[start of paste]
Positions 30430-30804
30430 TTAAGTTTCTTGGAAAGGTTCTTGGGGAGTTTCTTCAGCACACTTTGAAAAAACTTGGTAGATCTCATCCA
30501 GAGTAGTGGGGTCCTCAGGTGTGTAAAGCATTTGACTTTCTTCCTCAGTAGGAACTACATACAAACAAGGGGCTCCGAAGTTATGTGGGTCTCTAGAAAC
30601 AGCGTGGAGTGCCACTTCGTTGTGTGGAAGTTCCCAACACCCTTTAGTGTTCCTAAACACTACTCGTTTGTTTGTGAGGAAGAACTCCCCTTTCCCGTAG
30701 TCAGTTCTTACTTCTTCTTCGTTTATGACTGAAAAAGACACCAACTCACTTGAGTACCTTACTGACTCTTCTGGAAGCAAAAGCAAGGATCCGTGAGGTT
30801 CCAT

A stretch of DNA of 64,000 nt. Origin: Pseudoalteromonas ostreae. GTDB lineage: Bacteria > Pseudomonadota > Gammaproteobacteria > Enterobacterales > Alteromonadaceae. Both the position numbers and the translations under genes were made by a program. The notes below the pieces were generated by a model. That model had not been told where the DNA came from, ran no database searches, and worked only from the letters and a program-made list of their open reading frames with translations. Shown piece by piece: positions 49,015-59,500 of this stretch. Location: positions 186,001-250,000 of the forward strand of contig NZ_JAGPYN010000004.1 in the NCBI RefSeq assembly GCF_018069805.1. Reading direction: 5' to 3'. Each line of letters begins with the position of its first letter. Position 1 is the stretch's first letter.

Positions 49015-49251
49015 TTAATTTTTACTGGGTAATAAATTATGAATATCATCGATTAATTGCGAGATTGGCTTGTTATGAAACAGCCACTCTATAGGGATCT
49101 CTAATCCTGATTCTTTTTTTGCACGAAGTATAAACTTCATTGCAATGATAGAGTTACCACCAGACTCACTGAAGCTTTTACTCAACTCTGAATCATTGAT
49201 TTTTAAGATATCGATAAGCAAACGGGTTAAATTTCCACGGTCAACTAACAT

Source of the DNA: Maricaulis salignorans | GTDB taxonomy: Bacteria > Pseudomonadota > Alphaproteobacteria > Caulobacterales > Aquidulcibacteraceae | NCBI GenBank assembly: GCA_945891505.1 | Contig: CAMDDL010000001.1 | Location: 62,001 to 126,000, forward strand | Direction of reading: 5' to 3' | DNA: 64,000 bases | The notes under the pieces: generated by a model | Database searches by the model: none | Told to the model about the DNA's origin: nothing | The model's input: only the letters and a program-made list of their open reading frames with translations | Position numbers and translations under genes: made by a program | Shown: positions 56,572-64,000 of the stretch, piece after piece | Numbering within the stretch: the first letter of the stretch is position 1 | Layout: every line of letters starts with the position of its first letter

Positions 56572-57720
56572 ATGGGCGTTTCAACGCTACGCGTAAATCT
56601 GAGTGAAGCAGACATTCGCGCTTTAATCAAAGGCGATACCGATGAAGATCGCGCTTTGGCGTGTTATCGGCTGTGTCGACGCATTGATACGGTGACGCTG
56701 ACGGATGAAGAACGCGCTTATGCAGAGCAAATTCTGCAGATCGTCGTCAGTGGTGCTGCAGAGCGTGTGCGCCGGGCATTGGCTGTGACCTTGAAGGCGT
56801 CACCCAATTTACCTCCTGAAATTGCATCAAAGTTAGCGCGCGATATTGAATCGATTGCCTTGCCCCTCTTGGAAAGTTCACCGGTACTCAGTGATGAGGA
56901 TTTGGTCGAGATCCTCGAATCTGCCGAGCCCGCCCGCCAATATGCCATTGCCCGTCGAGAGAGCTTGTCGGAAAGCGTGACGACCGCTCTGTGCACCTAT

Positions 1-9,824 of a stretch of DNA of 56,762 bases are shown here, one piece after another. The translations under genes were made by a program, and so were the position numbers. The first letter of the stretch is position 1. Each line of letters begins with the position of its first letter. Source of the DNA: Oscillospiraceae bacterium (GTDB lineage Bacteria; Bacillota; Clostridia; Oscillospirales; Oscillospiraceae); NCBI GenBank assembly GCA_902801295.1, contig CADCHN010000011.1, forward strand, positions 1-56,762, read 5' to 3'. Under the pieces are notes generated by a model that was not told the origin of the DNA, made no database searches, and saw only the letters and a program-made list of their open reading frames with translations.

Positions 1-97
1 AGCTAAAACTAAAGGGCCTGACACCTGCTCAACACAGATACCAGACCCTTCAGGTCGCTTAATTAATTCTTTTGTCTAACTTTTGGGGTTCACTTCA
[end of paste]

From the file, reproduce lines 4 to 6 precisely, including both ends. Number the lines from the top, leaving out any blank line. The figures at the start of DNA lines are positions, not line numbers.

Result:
30601 AGCGTGGAGTGCCACTTCGTTGTGTGGAAGTTCCCAACACCCTTTAGTGTTCCTAAACACTACTCGTTTGTTTGTGAGGAAGAACTCCCCTTTCCCGTAG
30701 TCAGTTCTTACTTCTTCTTCGTTTATGACTGAAAAAGACACCAACTCACTTGAGTACCTTACTGACTCTTCTGGAAGCAAAAGCAAGGATCCGTGAGGTT
30801 CCAT